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by Matt Wikstrom
September 14, 2018
Photography by Vive le Vélo!
In this edition of Bikes of the Bunch, we take a close look at a period-correct build that honours the bikes that Team ONCE were riding in 1992 while showcasing the industry’s first electronic road groupset, Mavic ZAP.
Stefan is an avid cyclist and collector who lives in Switzerland. He has an eye for unusual equipment and experimental products, and since 2012, he’s been cataloguing his builds for his blog Vive le Vélo! While some collectors may strive to capture a cross-section of the sport’s history, Stefan is drawn to the curiosities that demonstrate how inventive the industry can be.
“I’m not interested in 100% replicas of catalog bikes or team bikes,” said Stefan. “I especially like the special and rare parts and then try to come up with a build that is more or less period-correct.”
Stefan’s approach to every project is meticulous, which won’t surprise anybody that is familiar with the Swiss stereotype. “I can spend hours researching details on the bikes and parts,” he said. “Building the bikes is one thing I like, but the search for all the details around the bikes is important to me as well.
“Whenever I plan a new build I gather many pictures of frames and parts and catalog scans as well. These serve me well in selecting the right parts for my bikes.”
For the bike featured here, it was inspired by a frameset from a brand that Stefan is fond of. “I have always liked Look bikes, and the KG 176 in this plum color has been one of my favourites for a long time. My intention was to complete the frame with a Mavic mechanical groupset as it was used around 1992 by the ONCE team.”
A carbon road bike with electronic gear shifting is nothing novel today, but for a bike from 1992, it was cutting-edge stuff.
Anybody that was a fan of the sport from that time will remember team ONCE, if only because the team’s iconic yellow jerseys were both unmissable and unforgettable (though others may be more likely to remember the role that the team’s manager, Manolo Saiz, had in Operation Puerto). Look provided the team with its carbon framesets for several years before Giant brought its compact frames to the team and the peloton in 1998.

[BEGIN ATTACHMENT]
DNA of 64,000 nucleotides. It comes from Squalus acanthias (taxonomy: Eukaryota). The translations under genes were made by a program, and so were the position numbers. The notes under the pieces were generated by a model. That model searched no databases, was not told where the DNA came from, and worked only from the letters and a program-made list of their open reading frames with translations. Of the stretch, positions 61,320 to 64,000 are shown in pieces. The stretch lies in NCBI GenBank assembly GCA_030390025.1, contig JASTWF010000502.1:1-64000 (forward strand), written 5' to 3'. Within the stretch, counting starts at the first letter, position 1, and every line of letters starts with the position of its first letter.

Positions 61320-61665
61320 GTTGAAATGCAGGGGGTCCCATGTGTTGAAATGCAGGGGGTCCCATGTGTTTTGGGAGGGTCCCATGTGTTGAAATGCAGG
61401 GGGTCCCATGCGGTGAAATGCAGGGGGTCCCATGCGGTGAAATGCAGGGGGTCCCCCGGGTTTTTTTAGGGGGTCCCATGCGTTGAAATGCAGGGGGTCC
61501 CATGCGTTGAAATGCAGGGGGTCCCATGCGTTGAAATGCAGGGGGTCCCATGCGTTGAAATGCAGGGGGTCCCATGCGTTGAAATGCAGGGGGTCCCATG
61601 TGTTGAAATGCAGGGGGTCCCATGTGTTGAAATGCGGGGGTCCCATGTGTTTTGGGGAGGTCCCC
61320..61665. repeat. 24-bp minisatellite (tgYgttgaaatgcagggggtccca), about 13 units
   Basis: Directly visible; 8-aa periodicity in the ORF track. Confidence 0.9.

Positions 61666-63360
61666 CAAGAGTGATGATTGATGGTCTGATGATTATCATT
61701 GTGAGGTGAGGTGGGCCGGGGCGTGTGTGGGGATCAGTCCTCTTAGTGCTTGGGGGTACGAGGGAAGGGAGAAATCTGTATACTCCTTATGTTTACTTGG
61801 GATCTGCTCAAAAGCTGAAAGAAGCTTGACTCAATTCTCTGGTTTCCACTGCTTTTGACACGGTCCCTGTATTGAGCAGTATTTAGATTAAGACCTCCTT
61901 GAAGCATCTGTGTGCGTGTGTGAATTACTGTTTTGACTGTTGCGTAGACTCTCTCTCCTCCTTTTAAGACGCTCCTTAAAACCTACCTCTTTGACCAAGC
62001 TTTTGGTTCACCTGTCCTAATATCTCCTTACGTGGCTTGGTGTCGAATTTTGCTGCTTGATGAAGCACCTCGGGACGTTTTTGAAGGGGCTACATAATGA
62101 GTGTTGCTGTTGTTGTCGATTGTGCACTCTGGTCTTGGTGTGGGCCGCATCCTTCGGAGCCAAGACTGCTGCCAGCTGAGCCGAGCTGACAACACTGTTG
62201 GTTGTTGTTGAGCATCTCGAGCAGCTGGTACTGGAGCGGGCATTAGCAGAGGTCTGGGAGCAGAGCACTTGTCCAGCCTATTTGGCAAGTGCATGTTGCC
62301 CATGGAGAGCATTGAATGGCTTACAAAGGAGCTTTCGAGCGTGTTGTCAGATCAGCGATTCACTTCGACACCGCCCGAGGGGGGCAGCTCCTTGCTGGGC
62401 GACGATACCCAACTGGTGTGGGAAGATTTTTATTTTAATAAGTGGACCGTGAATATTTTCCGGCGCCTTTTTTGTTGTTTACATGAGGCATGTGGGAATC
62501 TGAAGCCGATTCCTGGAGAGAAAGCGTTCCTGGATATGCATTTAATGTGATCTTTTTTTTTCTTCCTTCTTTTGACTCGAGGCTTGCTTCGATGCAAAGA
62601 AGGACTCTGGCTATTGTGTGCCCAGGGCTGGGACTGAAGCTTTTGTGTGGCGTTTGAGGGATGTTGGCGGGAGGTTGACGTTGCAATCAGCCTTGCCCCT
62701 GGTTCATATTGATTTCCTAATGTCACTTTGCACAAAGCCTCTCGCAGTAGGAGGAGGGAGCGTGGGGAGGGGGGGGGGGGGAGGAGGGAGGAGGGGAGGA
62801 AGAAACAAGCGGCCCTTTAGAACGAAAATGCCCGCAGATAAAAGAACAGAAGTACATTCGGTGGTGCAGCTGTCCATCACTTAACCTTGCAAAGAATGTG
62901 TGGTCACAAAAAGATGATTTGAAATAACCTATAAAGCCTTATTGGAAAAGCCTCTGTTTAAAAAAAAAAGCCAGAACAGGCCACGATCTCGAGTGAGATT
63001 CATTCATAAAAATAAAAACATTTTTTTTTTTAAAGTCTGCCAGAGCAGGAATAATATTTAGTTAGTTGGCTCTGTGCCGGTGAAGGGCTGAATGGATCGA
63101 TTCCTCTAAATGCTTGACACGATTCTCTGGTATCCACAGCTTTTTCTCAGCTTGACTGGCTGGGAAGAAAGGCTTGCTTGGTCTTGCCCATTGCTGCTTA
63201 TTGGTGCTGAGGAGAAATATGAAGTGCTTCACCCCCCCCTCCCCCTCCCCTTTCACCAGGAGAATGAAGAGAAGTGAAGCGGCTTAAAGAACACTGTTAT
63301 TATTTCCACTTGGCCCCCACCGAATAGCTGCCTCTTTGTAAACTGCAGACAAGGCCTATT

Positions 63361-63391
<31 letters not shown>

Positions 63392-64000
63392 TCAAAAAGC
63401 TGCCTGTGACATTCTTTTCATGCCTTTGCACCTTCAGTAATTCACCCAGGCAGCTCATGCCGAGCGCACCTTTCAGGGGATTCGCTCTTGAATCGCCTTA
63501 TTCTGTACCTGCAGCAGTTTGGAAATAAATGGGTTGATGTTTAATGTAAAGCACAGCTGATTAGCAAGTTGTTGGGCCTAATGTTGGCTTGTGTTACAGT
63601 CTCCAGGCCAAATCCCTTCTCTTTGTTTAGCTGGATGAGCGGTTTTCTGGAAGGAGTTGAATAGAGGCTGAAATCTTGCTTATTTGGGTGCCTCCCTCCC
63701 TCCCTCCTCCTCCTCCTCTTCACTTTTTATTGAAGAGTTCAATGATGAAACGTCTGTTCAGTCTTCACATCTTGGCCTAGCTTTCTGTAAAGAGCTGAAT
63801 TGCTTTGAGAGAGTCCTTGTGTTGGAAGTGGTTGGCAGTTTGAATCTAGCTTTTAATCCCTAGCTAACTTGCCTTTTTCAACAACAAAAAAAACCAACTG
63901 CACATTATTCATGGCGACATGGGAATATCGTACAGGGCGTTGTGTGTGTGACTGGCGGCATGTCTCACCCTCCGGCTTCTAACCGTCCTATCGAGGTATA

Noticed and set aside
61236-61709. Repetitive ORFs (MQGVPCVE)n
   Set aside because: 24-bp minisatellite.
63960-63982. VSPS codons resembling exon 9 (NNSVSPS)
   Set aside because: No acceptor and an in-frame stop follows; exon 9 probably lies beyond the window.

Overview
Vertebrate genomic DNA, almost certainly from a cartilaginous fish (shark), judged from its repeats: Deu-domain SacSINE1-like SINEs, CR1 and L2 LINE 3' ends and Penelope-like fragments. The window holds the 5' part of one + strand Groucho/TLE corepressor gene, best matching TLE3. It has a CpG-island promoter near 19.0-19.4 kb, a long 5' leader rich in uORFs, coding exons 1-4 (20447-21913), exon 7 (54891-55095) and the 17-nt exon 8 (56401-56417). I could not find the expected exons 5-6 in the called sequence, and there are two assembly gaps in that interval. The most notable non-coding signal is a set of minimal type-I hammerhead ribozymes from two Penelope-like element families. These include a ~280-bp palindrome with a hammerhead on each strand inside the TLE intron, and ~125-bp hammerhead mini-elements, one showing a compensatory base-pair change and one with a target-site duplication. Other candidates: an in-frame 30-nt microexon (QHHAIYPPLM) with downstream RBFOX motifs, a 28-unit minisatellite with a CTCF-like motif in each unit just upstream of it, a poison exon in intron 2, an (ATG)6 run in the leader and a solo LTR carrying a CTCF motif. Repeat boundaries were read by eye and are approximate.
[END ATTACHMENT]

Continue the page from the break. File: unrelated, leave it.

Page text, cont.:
The plum KG 176 sat in Stefan’s apartment for a couple of years before he had all of the parts he needed for the build. “I prefer bikes in good condition, but NOS [new old stock] is not a must for me,” he said. “What’s important is that the condition of all the pieces should match. Because the KG 176 was in very good condition it was clear for me to use only parts that were new or nearly new.”
Needless to say, tracking down parts from the early ‘90s that are in near-mint condition can be a time-consuming process, however Stefan was happy to bide his time. He normally has a few projects on the go, plus, he is a very patient person.
The ZAP system is only concerned with the rear derailleur.
That patience also allows for a certain amount of serendipity, and in this instance, it changed the course of the project. “By chance, I found a Mavic ZMS 8000 (ZAP) groupset. That was a special experience,” he said. “I don’t think there are many ZAP groupsets around these days.
“It’s hard to find the group piece-by-piece, yet I was lucky to get the whole groupset in one box, including the original boxes and a 6V battery dated from 1992. And best of all, I could get the ZAP testing device as well.”
For the uninitiated, Mavic’s ZAP groupset was the first commercial electronic road groupset, pre-dating Campagnolo’s EPS and Shimano’s Di2 by over a decade. “ZAP is a very interesting groupset,” Stefan said. “There are many stories about the quality of the mechanism and the experience pro riders had using it. If I recall correctly, it was Tony Rominger who got so upset about the malfunctioning of ZAP during the Tour de France that he got off his bike and literally threw it away.